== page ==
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Got a demo set up somewhere?

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FTA:"THAT ATTACK SOUNDS COMPLICATED! SURELY, YOU'RE BETTER OFF WITH CRYPTO THAN WITHOUT IT? There are three misconceptions embedded in that common objection, all of them grave..."

I guess I shouldn't lock my car, either, right? After all, someone could simply break my windows and steal whatever I have inside. Or maybe, just maybe, using some protection actually is better than using no protection, provided you don't put more faith in the protection than the protection warrants. Just like I wouldn't store gold bars in my car, I wouldn't use jscrypto to protect things that were too important for that level of protection. I will, however, feel okay about keeping my sunglasses in my car, and I will feel okay about using jscrypto to send my phone number over email.

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I'm glad you mentioned this because I feel it's worth a response.

When you develop protocol or infrastructure code the more general the facility is that you develop the less control you have over how the result is going to be used.

For example SSL was originally developed for the purpose of making people feel safe transmitting their credit card numbers to e-commerce websites. Credit cards (like cars) have a pretty predictable upper bound on the financial loss should this system break.

However, the SSL/TLS protocol was very general and it has grown to be used for everything under the sun today. From protecting Twitter APIs to "launch the missiles"-type critical systems.

So when you advocate a general technique like Javascript browser crypto, you don't get to qualify it with "only for stuff that really isn't worth attacking anyway". You don't know in advance what data it's going to be used for, much less what the value of that data will be to attackers in the future.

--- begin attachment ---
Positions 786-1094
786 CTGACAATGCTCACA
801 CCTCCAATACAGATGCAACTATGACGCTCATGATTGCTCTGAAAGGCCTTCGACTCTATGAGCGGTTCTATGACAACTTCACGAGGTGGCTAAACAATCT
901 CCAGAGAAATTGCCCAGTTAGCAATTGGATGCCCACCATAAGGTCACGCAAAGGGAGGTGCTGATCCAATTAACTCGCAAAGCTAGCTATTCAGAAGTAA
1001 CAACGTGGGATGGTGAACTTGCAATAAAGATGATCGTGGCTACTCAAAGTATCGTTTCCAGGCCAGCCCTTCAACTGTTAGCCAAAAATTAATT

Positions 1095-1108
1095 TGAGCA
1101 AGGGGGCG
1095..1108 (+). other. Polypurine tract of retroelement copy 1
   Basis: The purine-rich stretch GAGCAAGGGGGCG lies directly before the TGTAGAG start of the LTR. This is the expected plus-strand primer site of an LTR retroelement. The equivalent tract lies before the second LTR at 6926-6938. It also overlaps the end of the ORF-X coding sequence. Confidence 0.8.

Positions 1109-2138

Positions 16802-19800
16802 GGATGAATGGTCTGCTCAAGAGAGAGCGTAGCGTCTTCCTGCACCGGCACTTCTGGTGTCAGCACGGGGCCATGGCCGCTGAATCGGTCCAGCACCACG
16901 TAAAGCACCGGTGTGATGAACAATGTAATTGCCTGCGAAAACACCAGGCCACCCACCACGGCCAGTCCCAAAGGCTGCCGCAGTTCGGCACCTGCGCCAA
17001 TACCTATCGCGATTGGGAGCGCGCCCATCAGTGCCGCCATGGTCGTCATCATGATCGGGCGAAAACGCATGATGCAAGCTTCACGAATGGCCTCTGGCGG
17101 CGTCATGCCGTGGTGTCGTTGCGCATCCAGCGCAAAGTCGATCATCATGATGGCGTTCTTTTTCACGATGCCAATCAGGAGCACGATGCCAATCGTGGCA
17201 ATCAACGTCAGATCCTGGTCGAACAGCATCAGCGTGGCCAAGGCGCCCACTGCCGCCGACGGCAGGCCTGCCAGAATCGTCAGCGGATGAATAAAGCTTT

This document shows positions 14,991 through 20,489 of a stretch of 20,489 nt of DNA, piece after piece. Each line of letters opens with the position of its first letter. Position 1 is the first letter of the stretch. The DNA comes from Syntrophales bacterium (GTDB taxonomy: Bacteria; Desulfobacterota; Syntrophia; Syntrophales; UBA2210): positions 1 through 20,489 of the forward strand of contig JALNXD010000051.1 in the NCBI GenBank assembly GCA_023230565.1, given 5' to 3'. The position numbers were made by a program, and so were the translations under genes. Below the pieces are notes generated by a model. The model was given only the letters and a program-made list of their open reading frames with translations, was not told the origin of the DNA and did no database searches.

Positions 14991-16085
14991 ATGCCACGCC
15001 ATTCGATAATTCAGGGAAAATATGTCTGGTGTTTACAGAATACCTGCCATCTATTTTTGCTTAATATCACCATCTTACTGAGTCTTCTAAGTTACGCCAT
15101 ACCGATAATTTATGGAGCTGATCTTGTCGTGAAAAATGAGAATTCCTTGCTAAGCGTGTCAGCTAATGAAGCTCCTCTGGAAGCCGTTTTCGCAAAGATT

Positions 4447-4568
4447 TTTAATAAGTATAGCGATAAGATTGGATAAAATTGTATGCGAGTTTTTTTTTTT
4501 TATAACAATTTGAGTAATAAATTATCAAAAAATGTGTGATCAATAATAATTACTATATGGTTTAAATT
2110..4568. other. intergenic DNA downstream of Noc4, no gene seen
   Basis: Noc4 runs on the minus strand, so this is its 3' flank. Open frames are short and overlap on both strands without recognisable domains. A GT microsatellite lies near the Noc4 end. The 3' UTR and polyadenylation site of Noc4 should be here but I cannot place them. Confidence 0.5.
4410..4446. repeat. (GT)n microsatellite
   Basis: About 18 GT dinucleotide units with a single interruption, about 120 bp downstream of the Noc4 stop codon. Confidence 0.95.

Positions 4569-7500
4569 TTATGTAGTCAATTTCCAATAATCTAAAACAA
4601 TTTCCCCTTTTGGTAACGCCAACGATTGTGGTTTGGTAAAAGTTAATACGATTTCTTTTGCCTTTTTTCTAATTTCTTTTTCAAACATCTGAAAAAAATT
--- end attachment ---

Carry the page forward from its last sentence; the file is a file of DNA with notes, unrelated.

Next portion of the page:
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From the article:

"Any attacker who could swipe an unencrypted secret can, with almost total certainty, intercept and alter a web request. Intercepting requests does not require advanced computer science. Once an attacker controls the web requests, the work needed to fatally wound crypto code is trivial: the attacker need only inject another <SCRIPT> tag to steal secrets before they're encrypted."

This is strictly true from the perspective of cryptography. Crypto is always concerned with the strength of crypto from a mathematics point of view.

However, much of that worldview falls down in the real world. In the case of hashing a password before it goes over the wire (even the simplest salt-free MD5), which is crypto-logically naive and "considered harmful," you are providing a general barrier for people that are FireSheeping in a cafe. Many would-be attackers are thwarted by what crypto-nerds would see as silly.

In general, the weakest point of crypto in today's world is the human element. RSA Security got hacked not because the algorithm was weak but because someone installed a back door in RSA's network for the hackers. Once you get passed the point where it is more effective to attack sideways than head-on, the crypto has done all it can do.

That being said.. just use SSL. It moves that gauge enough that anyone trying to get your users' information isn't going to bother direct attacks.

Edit:

What I meant by the 'salt-free' MD5 is that of a challenge-handshake response. The challenge is sent by the server and the client responds with md5(pw+challenge). The salt would otherwise need to be sent in an insecure manner that would provide only marginal more security than a challenge-handshake. This was unclear and I apologize.

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What barrier? If you're sending password hash over the wire, and the server allows access based on this hash, the hash is essentially the password. Firesheep, BTW, steals cookies, not passwords.